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Brazil’s Farmers Enjoy Regular Soybean Planting Progress

Planting is behind last year but ahead of averages.

PORTO ALEGRE, Brazil -- Brazil’s farmers are not having the luck they had last year regarding planting soybeans.

However, considering that last year’s planting pace set a record, this year’s progress is still favorable.

As of Monday, Brazil’s crop is 35% planted, up 14% from a week ago, according to Curitiba consultancy AgRural.

The progress is delayed compared with last year, the fastest in history, when 46% of the crop was planted, but it is ahead of the five-year average of 31%.

In the state of Mato Grosso, the soil moisture allowed farmers to speed up the works and advance planting from 47% to 72%. The surface planted in one week in the state was 5.9 million acres.

Endrigo Dalcin, a farmer from Nova Xavantina, Mato Grosso, expects to improve yield during this season and is satisfied with current prices. “I’m not worried because current prices will bring profitability,” says Dalcin.

In the state of Parana, the second-largest soybean producer, planting jumped 13% to 46% of surface. There is still a delay compared with the average of the previous five years, and it’s the smallest percentage since 2014. A week ago, it was the worst progress since 2011.

Rains improved land conditions and prevented the lack of moisture in the main producing regions.

Another state that faces delays is Mato Grosso do Sul, though there was a recent weather improvement. In Rio Grande do Sul, where planting just started, the worries are over excess of moisture. Farmers say they are cautious.

The state of Bahia and all the Northeastern region are roughly at 1% of planting. Michael Cordonnier, corn and soybean adviser, says there will be an excellent crop in Bahia.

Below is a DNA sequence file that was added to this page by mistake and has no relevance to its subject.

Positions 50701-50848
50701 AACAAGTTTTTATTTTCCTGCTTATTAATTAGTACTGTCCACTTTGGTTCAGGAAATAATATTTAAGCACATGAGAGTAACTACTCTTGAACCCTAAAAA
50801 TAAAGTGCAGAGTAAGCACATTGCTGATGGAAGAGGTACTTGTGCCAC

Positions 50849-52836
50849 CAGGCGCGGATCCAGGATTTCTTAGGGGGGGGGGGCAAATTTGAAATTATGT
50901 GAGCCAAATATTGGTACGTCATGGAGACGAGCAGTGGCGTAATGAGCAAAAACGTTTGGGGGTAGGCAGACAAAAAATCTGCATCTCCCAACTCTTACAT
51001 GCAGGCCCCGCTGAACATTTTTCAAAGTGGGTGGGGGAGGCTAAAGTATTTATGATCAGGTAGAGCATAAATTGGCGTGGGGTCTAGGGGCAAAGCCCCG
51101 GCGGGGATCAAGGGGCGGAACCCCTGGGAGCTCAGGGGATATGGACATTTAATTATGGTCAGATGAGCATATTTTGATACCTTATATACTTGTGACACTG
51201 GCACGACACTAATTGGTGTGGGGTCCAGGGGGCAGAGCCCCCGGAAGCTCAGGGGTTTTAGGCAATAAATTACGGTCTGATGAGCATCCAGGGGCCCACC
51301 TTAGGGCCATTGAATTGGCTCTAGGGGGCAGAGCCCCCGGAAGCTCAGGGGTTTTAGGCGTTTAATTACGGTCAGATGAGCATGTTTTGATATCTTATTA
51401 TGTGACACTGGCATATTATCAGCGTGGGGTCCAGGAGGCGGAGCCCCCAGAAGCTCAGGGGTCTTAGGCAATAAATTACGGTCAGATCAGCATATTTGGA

The Mato Grosso Institute of Agricultural Economics (Imea) reveals that soybean sales in the state reached 36.03% of the new crop and 96.8% of the 2018-19 season.

According to Safras & Mercado, a consultancy based in Porto Alegre, Rio Grande do Sul, there were not significant deals last week because farmers have “prioritized planting the new crop and they wait for more favorable sales conditions,” though premiums for exports have improved.

Another major factor pointed out by the consultancy is that the U.S. dollar devalued 1.87% over the week.

Luiz Pacheco, owner of consultancy Trigo & Farinhas, from Curitiba, Paraná, reports that China purchased seven soybean cargoes from South America over last week – five from Brazil, two from Argentina.

“With lower value in Chicago, margins for crushing in China are reaching $30 for current crop and $50 for the old crop,” explains Pacheco.

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